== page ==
Finally, Enrique arrived and helped us with our bags. The next challenge was getting me and my wheelchair into the boat. We managed, in the dark, to get four bags, a wheelchair, the three of us, a toddler, and the driver safely seated in the very small, old, wooden boat so we would not tip over.
You see, the Uros people live on Lake Titicaca. It is the highest navigable lake in the world, sitting at around 12,000 feet above sea level. Their homes are on floating islands made of reed. The reed on Lake Titicaca naturally reproduces, and the Uros people create islands with their homes on them. The reed is grown in patches until it’s large enough to start building a home on, and once they have a section large enough, they start putting dead reed on top of the growing reed. The growing reed will continue to flourish as it’s roots will continue to feed off of the water below. By the time a floating island is ready for habitation, it is about five to six feet in depth. The water below the islands is 50 to 60 meters deep. Since the roots don’t actually feed off of dirt (only water), the islands can float. The people have anchors, often 15 or 16, holding their homes in place. If an anchor breaks loose, it is common for the people to wake up in Bolivia, on the opposite side of the lake. In these cases, large boats will pull them back to Peru and they will re-anchor themselves. Each island is about 5,000 square feet, and everything on it is made of reed. The homes. The outhouse. The umbrellas. The floor. Everything. The Uros people have been living like this since pre-Incan times, so you can imagine that they are quite experienced in the process and in their lifestyles. In 1994, the President of Peru granted the Uros people access to solar power, so they now have access to electricity. Before that, they used candles and the frequency of fires was much, much greater (as you can imagine).
So here we are, in a rickety boat speeding through rows and patches of reed, growing about five feet up and over the surface of the water, on a lake in Peru. It was pitch black and I remember looking up at the stars, wondering if I would recognize any of the constellations. The sky was so clear and amazingly beautiful. There was nothing around us but water and reed. I could see the city lights in the distance, moving further and further away from us, and I couldn’t help but wonder if I’d be able to swim back should the boat, or god forbid, our home decide to sink that night. At the same time I was wondering what the heck I was doing sleeping on an island made of plants, I couldn’t help but think that this might have been the coolest thing I’ve ever done. We got to know a little bit about Enrique Carlos, the boat driver, and his son, Cristofer, on our fifteen minute boat ride.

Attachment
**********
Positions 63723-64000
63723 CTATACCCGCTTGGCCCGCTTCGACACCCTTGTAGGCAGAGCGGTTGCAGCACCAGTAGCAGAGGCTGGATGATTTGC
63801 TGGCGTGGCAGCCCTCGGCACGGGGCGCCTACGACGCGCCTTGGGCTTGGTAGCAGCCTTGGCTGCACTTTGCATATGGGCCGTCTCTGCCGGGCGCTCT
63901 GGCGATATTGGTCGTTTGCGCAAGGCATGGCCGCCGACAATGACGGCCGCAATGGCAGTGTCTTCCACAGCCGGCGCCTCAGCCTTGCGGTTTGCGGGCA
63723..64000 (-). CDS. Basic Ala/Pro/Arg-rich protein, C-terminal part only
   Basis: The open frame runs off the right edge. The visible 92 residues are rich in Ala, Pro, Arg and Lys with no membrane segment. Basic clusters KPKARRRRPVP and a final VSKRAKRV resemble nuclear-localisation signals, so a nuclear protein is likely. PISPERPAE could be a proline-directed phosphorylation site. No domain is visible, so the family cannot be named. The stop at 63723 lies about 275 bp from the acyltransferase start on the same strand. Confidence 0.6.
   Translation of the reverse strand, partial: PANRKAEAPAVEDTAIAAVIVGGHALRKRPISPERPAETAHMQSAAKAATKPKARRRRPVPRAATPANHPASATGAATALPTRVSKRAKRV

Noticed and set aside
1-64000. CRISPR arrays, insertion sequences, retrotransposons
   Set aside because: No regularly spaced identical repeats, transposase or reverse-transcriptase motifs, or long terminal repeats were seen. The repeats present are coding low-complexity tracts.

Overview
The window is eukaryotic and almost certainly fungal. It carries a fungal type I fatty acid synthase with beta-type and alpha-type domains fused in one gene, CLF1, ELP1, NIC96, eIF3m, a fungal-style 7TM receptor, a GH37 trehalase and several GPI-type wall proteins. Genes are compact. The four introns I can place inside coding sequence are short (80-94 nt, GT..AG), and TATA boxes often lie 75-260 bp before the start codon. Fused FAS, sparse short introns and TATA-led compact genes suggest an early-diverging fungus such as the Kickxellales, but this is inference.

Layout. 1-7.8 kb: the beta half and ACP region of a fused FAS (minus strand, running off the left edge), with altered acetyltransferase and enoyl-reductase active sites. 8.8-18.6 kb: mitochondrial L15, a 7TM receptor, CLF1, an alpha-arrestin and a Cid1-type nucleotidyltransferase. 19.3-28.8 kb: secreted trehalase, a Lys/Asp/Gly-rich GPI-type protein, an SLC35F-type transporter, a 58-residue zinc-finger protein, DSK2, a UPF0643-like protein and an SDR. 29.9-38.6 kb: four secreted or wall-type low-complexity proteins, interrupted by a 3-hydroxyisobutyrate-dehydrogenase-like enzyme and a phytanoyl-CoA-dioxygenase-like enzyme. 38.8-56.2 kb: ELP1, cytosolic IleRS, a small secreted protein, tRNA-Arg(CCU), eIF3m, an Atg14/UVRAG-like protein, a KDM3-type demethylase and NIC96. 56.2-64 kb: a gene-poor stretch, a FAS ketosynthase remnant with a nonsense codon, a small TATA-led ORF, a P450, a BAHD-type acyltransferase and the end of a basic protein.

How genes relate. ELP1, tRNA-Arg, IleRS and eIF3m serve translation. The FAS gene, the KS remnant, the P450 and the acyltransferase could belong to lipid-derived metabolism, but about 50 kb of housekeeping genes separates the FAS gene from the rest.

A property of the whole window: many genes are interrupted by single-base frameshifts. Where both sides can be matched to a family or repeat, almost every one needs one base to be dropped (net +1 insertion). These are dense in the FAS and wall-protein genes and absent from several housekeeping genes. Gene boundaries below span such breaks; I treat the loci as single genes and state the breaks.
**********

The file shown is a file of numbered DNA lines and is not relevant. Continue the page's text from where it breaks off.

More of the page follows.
I was getting a little anxious, and extremely cold, when we finally reached a clear area of water and off in the distance were dozens and dozens of individual floating islands. We approached our island – no fancy dock, just pulled up to the edge of the reed and unload our bags. There were two women wearing colorful clothing standing on the edge who greeted us with big smiles. They helped us with our bags, and Julie pulled me in my wheelchair, going backwards, towards our guest house. The ground was made of dried reed, and we quickly discovered that it was going to be a long 24 hours with a wheelchair on the most inaccessible surface possible. But we were there! On a floating island! I couldn’t wait to see what the inside of our guest house was like and meet the rest of the family!